Friday, March 27, 2020

What is the Polite way to Greet Others in our Post-Handshake World? Ask The Manners Doctor

The Manners Doctor, aka Camilla Randall, author of "Good Manners for Bad Times" and "Rx for the Modern Wedding", has agreed to visit this blog once a month to answer some of our questions about contemporary etiquette.

Dear Manners Doctor,

In the era of COVID-19, we are not supposed to shake hands when we meet someone. And obviously, we can’t hug. 

When I greet people now, some stick out their elbows, looking like they’re doing some kind of silly chicken dance; some want to fist-bump like tough guys; and others perform a strange kicking ritual.

What do you think is the politest way to greet people in our post-handshake world?

Want to be Friendly, but Don’t Want the Plague

Dear Want to be Friendly,

The Manners Doctor feels your pain. She does indeed feel like some species of less-than-graceful poultry when she tries to stick out an elbow to bump another.

And she is not terribly fond of making a belligerent-looking fist when greeting a business associate, or kicking her friends and colleagues in the shins.

It is important to be aware why the handshake became a method of greeting. In ancient Greece, men clasped hands upon meeting to show their hands held no weapons. 

The ancient Romans' handshake was more like those unpleasant arm-grabs some men use to show dominance. This forearm grabbing was a way to make sure neither one had a dagger up the sleeve of his tunic.

The actual shaking of hands began in Europe in the Dark Ages, when it is said knights would shake the hand of the other to shake loose any hidden weaponry.  

So a handshake originally meant, “I don't trust you any farther than I can throw you.”  

Perhaps we should take this occasion to permanently adopt a more civilized form of greeting.

The Manners Doctor thinks we should follow the custom of the Japanese, who discovered long before the rest of us that when you are sequestered in a small place—whether a house or an island—it’s always best for everyone to follow proper etiquette to avoid annoying each other.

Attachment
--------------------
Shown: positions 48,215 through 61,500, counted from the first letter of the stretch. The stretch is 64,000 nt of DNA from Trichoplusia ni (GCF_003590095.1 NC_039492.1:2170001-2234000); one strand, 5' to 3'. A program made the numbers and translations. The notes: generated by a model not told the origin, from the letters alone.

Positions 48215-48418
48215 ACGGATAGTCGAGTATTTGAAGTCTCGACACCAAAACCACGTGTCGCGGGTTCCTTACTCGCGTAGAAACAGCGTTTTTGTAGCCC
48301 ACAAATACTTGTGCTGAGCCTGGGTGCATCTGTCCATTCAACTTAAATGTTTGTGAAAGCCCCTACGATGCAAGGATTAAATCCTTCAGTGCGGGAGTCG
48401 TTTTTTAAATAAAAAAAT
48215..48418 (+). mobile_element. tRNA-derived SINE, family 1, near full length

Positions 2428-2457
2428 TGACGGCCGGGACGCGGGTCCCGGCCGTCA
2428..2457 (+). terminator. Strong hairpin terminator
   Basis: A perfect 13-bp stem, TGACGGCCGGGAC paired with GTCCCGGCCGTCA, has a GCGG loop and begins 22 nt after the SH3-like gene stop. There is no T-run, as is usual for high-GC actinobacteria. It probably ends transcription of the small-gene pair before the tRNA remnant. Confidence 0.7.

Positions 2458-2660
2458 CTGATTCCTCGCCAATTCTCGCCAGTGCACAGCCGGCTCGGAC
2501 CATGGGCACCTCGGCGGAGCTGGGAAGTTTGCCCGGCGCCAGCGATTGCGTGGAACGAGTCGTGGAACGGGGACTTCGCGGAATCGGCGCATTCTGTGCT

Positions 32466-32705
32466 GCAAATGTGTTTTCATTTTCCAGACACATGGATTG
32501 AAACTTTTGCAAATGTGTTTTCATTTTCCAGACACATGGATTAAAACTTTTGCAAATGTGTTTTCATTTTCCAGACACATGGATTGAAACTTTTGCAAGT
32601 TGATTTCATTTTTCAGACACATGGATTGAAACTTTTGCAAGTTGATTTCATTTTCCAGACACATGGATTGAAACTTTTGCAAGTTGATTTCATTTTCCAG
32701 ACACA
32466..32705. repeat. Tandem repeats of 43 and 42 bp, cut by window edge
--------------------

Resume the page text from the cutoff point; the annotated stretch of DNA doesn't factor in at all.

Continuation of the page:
Or if one is annoyed, one learns to keep quiet about it.

The bow is the Manners Doctor’s preferred form of greeting in these contagious times. It allows for a full six feet of social distancing, and shows good manners. 

A pressing together of the palms in the “Namaste” gesture of South Asia while bowing is also an excellent, polite greeting, although the “Namaste” gesture may not be for everyone, since some feel it has religious connotations.

However, a bow is a simple way of saying, “I do not think myself above you.”

Isn’t that a bit friendlier than, “Let me check to see if you have any weapons.”?

So the Manners Doctor suggests we all adopt the
bow as a form of greeting.

It is an excellent way of avoiding the exchange of germs and viruses, and in her opinion is much superior to impersonating an unwell chicken.

Very Truly Yours,

The Manners Doctor

What about you? What form of handshake substitute are  you using? Do you think we should substitute a bow for a handshake permanently? 


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  1. Fascinating! I like the bow. Great advice, Manners Doctor.

    1. Sue--The Manners Doctor is gratified that you stopped by, and she bows to you.

  2. I love this idea, Ms. Manners Doctor.

    1. Kathy--Thanks. It was my publisher's idea, and at first I was afraid it would take too much time. But with once a month posts, it's isn't taking a big chunk out of my writing schedule. She's such a fun character.